The Perks of Being a WallflowerTuesday, 25 March 2008
One of the remaining perks of using MySpace* is that I occasionally stumble across a recommendation for a really good band, film or book. A sort of reward for sifting through all the friend requests from women with other photos just a click away, blokes who have ‘a great marketing idea’ or R'n'B artists who make the first two categories look relatively attractive. I started noticing a lot of people recommending The Perks of Being a Wallflower by Stephen Chbosky. People who liked the sort of books I liked. So I investigated and was well rewarded. Here’s the story.....
Our local bookstore is closing down. The short term good news was that I got to walk around dribbling over a wonderful selection of books all being sold off at half price. The longer term bad news is one less independent bookstore. Being a North American book, I had a choice between ordering it from bookstore chain Waterstone’s or tracking it down on the internet. For a while, I toyed with the idea of going to Asad (“part of the War-Mart Family/Empire”) and winding them up by asking to see the manager in charge of literature, but in the end I just couldn’t be bothered.
THE MARMITE BOOK
Published in 1999, this book has been very widely reviewed as well as being the subject of major controversy over its inclusion and subsequent exclusion from various school reading lists in the US. Like the people who’ve tasted Marmite, readers of the book seem to fall easily into two distinctly separate groups – those who love it and those who loathe it. On the rare occasions when conservatives and liberals get bored with fighting over Roe v Wade, I suspect The Perks of Being a Wallflower gives rise to some interesting debates. For that reason, I’ll try to stick to a brief summary and my personal thoughts on the book.
The Perks of Being a Wallflower is written as a series of letters, dated from September 1991 to June 1992, from a boy called Charlie, a teenager living in a suburb of Pittsburgh, USA. The beauty of the book emanates from his character, an introverted and disarmingly honest boy, the wallflower of the title. Sometimes I wanted to scream at him to be less honest, to protect him from disaster and other characters from confrontation with the blunt truth. At other times I wanted to sweep him up in my arms and protect him from all the pain, both the self-inflicted variety and the stuff caused by people in a world gone wrong.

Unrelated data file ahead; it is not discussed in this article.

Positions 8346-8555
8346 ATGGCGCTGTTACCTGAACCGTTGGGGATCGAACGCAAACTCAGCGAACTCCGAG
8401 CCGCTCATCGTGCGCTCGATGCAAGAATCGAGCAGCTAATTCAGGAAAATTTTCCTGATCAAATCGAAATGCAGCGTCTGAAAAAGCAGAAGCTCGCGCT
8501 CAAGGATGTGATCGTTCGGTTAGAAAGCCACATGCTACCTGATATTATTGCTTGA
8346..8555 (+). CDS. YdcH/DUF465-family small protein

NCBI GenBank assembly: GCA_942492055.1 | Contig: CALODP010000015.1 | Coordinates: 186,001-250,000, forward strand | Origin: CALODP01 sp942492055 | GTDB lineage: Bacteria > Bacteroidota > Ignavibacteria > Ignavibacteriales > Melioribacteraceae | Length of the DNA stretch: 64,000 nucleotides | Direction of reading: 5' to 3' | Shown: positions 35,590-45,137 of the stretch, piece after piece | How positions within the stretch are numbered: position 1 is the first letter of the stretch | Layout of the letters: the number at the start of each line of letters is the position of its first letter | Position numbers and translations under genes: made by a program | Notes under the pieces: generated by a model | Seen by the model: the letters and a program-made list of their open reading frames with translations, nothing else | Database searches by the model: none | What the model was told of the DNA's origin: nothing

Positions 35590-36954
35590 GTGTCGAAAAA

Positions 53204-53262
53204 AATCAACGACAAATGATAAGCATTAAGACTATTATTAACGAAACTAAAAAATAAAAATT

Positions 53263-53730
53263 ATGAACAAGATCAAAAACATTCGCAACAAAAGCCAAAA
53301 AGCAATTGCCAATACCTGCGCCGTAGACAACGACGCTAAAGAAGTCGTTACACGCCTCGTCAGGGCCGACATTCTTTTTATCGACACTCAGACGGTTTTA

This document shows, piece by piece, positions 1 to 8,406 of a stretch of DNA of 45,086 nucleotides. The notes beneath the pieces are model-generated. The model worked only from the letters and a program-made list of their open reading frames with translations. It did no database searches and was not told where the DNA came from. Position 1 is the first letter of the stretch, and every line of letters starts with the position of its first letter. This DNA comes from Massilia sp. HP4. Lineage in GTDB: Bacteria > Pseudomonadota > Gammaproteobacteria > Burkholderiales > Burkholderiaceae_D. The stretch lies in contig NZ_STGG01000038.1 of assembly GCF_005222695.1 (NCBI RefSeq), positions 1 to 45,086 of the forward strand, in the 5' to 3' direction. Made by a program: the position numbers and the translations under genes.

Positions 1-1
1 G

SEX AND DRUGS (AND BOOKS) AND ROCK’N’ROLL
The overarching theme of the book is growing up but it also deals with introversion, infatuation, sexuality, drug use, depression and the power of music and literature to inspire. Other characters include Bill, an English teacher who feeds Charlie with classic literature, Sam, the object of Charlie’s youthful yearnings, Mary Elizabeth, an intense character who’s his first girlfriend and Patrick, an older boy Charlie covets as a good friend. It’s Patrick who describes Charlie as a wallflower, explaining to him that, “You see things. You keep quiet about them. And you understand.” On the fringes are others like Brad, the closet gay and school football star, and Bob, for whom life appears to be just an inconvenient interruption to his drug taking.
As a parent, I guess I can understand some people’s concerns over the suitability of some of the book’s themes for younger people. The themes, however, are the very ones with which today's young people must grapple as they grow up. To pretend that they don’t exist is to live in La La Land. For me, the key is my relationship with my kids. As long as I can get that right, I’ll be comfortable with them reading books like this at the appropriate age. As for me the reader, an adult who still thinks of himself as a teenager, I loved the book. It was a sweet and sour experience, reminding me of the joys and pains of my adolescent years. I’d recommend you treat yourself to a copy and can almost guarantee a Marmite experience. You’ll either eat it up with a passion or spit it out with distaste. Either way, let me know what you think!
*see A Waste of (My)Space